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N Engl J Med. 2002 Oct 24;347(17):1326-33.

Nonsurgical reduction of the interventricular septum in patients with hypertrophic cardiomyopathy.

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  • 1National Heart and Lung Institute, Royal Brompton and Harefield Hospital, Imperial College of Science, Technology and Medicine, London.



In patients with hypertrophic cardiomyopathy and obstruction of the left ventricular outflow tract, nonsurgical reduction of the septum is a treatment option when medical therapy has failed. We investigated the long-term effects of nonsurgical reduction of the septum on functional capacity and electrocardiographic and echocardiographic characteristics.


Sixty-four consecutive patients with hypertrophic cardiomyopathy and a mean (+/-SD) age of 48.5+/-17.2 years underwent nonsurgical reduction of the septum by injection of ethanol into the septal perforator branch of the left anterior descending coronary artery. These patients were assessed by exercise testing, electrocardiography, and resting and dobutamine (stress-induced) echocardiography after a mean period of 3.0+/-1.3 years.


At follow-up, patients had significant improvements in New York Heart Association class, peak oxygen consumption (from 18.4+/-5.8 to 30.0+/-4.4 ml per kilogram of body weight per minute, P<0.001), and left ventricular outflow tract gradients (resting gradient, from 64+/-36 to 16+/-15 mm Hg; P<0.001; stress-induced gradient, from 132+/-34 to 45+/-19 mm Hg; P<0.001). Procedure-related complications included right bundle-branch block in all patients, complete heart block in 31 patients (48 percent), and significant increases in QRS and corrected QT intervals. Seventeen patients (27 percent) required permanent pacing. R-wave amplitude was significantly decreased (from 32+/-8 to 17+/-7 mV, P<0.001). The dimensions of the left ventricular cavity increased, and the interventricular septal thickness was reduced.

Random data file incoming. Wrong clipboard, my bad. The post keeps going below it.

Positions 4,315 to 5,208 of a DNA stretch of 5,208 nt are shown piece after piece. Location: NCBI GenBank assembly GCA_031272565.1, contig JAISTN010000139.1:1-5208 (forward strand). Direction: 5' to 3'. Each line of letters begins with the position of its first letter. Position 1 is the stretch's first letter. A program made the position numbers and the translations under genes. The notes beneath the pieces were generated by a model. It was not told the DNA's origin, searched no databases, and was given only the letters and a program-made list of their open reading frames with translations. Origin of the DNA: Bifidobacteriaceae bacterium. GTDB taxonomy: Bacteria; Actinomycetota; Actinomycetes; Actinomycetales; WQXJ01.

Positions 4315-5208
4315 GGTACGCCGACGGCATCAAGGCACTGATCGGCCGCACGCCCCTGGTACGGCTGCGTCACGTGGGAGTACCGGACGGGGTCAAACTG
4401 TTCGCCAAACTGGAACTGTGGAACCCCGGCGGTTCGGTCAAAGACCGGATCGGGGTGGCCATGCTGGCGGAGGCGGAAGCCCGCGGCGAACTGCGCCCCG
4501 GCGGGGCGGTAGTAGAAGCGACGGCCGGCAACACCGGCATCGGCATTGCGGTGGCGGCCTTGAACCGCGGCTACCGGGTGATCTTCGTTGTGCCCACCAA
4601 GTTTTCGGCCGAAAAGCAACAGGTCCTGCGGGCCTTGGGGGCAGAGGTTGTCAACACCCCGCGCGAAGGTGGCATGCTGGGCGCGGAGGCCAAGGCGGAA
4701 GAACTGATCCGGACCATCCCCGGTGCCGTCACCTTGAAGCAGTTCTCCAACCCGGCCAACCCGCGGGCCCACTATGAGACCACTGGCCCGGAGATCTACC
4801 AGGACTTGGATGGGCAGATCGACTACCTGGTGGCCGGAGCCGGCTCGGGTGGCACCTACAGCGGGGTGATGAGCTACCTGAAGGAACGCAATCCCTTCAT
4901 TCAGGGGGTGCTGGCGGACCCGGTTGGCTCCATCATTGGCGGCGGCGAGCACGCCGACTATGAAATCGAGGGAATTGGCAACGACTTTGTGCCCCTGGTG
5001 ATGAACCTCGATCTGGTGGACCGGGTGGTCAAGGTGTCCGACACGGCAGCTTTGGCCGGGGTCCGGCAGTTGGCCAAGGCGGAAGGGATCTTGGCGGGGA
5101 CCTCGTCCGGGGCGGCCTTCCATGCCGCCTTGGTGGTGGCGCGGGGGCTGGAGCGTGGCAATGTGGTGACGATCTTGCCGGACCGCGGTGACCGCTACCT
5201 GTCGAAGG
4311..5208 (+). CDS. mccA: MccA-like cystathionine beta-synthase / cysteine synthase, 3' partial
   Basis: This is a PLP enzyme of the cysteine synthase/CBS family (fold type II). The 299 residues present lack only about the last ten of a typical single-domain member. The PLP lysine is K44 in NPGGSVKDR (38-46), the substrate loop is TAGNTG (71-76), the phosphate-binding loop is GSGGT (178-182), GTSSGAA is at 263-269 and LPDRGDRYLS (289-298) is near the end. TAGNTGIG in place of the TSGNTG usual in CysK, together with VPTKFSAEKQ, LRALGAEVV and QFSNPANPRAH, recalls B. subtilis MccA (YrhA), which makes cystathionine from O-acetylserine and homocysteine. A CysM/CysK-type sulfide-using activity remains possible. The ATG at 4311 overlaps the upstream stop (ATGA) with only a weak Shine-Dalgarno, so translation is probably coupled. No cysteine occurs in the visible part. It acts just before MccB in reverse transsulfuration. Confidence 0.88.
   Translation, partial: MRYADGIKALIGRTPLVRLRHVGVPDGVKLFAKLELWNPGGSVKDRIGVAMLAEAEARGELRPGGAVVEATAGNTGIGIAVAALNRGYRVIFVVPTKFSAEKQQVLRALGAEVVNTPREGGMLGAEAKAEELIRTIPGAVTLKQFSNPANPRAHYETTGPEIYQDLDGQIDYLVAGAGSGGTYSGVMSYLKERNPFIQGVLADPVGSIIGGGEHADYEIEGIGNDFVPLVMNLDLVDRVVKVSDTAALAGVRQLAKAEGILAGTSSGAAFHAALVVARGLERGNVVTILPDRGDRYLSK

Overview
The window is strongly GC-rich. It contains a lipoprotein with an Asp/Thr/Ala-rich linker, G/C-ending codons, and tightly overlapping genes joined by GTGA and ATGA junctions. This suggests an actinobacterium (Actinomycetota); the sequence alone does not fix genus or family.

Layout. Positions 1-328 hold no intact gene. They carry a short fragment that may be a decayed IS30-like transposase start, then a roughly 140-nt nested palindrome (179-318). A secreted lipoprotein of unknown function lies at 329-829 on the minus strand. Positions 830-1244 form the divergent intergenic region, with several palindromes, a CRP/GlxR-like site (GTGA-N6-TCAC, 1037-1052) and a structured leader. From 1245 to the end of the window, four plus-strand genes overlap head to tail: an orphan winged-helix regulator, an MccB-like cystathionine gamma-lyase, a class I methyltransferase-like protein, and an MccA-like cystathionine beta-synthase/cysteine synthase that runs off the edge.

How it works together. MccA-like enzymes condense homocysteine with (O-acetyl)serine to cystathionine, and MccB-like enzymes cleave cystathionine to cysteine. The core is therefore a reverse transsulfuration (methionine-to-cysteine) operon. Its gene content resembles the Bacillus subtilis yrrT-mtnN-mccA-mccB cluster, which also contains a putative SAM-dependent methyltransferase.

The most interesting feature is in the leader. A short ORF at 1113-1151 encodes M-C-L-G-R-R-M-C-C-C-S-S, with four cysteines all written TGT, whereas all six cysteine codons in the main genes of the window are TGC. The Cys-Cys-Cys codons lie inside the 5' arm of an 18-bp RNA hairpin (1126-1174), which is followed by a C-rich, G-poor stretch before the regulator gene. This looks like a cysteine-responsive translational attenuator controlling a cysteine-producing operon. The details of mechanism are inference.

Nonsurgical septal reduction leads to sustained improvements in both subjective and objective measures of exercise capacity in association with a persistent reduction in resting and stress-induced left ventricular outflow tract gradients. It is also associated with a high incidence of procedure-related complete heart block, however, often requiring permanent pacing.

Copyright 2002 Massachusetts Medical Society

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